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1800 - English missionaries begin arriving. The population is about one million<br>
 
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1860 - Natives are kidnapped to work on sugar and cotton plantations in Queensland, Australia and Fiji<br>
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1875 - French Tanners, who are Catholic settlers, petition France to annex the islands<br>
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1876 - English Presbyterian missionaries petition England to annex the islands<br>
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1887 - The islands were placed under an English and French Naval commission. Records are kept in both French and English<br>
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1901 - Australia introduces the Pacific Islands Labor Bill, ending the kidnapping of islanders<br>
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1906 - A condominium government run by England and France is established<br>
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1940 - Allied forces use the island as a base
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1960 - European settlers claim over 30 percent of the land<br>
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1978 - The condominium government ceases<br>
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1980 The islands become independent as Vanuatu and most French nationals leave<br>
 
== References  ==
 
== References  ==
  

Latest revision as of 07:19, 9 April 2019

Vanuatu Wiki Topics
Flag of Vanuatu.svg.png
Beginning Research
Record Types
Vanuatu Background
Local Research Resources

History[edit | edit source]

The first Europeans to visit the islands were a Spanish expedition, who arrived on the largest island in 1606. Since the Portuguese and Spanish monarchies had been unified under the king of Spain in 1580, following the vacancy of the Portuguese throne, which lasted for sixty years, until 1640, when the Portuguese monarchy was restored, the archipelago was claimed for Spain, as part of the colonial Spanish East Indies, and named it La Austrialia del Espíritu Santo.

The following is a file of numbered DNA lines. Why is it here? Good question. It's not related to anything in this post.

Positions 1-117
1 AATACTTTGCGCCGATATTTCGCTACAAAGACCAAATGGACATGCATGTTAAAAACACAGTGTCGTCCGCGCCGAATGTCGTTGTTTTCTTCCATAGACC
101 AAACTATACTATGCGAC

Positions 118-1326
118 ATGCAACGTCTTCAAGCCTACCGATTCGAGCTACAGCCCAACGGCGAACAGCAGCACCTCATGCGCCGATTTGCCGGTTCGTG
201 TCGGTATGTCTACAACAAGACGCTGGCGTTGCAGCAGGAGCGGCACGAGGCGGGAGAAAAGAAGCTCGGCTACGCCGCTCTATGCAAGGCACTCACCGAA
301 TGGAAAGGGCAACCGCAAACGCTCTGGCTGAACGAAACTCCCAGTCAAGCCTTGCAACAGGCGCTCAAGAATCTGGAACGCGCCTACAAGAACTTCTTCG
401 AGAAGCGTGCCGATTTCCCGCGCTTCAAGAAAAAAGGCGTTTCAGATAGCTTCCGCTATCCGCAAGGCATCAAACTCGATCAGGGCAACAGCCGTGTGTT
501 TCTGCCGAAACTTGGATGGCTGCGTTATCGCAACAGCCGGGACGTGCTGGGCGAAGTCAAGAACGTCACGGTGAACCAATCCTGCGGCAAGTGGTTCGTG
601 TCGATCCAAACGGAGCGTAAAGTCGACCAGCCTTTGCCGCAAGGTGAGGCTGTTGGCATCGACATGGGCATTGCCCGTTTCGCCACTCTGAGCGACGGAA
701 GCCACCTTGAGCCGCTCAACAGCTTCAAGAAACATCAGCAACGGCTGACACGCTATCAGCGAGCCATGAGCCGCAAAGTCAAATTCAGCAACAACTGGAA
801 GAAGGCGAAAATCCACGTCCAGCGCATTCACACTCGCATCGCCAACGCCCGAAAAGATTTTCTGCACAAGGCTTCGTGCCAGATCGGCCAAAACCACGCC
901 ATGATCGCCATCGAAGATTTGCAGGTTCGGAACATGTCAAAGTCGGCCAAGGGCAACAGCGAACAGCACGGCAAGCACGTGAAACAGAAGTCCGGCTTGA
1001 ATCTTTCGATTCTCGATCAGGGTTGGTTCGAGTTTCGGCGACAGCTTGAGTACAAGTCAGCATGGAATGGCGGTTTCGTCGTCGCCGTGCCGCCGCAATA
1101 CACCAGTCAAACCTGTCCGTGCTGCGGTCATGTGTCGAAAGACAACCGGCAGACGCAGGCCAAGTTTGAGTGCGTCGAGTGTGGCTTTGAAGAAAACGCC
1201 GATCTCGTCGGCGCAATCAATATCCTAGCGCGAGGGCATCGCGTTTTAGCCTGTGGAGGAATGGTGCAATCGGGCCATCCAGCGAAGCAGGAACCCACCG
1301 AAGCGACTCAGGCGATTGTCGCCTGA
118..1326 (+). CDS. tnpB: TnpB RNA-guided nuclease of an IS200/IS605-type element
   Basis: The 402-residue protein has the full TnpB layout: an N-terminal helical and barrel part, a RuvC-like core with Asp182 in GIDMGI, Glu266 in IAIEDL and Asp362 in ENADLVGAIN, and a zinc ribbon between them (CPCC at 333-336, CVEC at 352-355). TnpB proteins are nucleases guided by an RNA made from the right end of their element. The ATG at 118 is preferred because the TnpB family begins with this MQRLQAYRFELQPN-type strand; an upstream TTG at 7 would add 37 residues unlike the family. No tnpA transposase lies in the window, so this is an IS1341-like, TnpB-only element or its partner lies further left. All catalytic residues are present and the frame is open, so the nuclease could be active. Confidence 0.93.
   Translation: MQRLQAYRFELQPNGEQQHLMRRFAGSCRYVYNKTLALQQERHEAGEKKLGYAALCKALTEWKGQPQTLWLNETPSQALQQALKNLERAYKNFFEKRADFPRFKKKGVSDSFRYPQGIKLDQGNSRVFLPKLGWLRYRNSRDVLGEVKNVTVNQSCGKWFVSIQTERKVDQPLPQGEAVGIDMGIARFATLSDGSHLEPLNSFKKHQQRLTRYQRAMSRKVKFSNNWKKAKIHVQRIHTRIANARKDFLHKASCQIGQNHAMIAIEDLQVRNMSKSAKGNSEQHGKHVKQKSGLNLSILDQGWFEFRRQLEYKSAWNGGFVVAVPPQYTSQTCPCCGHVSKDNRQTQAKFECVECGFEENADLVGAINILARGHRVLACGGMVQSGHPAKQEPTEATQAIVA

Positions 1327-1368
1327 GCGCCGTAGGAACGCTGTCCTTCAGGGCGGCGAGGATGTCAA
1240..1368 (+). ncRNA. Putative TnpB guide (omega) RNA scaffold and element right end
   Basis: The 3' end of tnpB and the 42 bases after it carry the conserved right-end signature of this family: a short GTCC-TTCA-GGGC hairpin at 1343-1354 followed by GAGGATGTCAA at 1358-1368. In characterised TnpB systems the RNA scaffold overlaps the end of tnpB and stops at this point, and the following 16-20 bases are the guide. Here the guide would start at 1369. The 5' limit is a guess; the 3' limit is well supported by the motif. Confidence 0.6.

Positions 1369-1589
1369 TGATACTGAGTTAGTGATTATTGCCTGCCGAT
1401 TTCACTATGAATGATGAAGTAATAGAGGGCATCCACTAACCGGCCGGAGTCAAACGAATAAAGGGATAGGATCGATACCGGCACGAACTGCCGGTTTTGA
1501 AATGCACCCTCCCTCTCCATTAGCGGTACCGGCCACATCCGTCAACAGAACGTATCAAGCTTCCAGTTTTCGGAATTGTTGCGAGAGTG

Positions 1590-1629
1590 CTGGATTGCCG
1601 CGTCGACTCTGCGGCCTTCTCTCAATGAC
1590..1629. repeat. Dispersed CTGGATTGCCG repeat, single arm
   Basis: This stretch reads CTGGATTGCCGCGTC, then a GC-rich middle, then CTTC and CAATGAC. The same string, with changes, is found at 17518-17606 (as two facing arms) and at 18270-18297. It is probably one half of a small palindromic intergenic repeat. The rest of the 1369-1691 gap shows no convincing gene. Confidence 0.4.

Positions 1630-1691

In the 1880s, France and the United Kingdom claimed parts of the archipelago, and in 1906, they agreed on a framework for jointly managing the archipelago as the New Hebrides through an Anglo–French condominium. An independence movement arose in the 1970s, and the Republic of Vanuatu was founded in 1980.
[1]

Timeline[edit | edit source]

1774 - Vanuatu is explored by Captain James Cook, who renames them New Hebrides after the islands off Scotland
1800 - English missionaries begin arriving. The population is about one million
1860 - Natives are kidnapped to work on sugar and cotton plantations in Queensland, Australia and Fiji
1875 - French Tanners, who are Catholic settlers, petition France to annex the islands
1876 - English Presbyterian missionaries petition England to annex the islands
1887 - The islands were placed under an English and French Naval commission. Records are kept in both French and English
1901 - Australia introduces the Pacific Islands Labor Bill, ending the kidnapping of islanders
1906 - A condominium government run by England and France is established
1940 - Allied forces use the island as a base 1960 - European settlers claim over 30 percent of the land
1978 - The condominium government ceases
1980 - The islands become independent as Vanuatu and most French nationals leave

References[edit | edit source]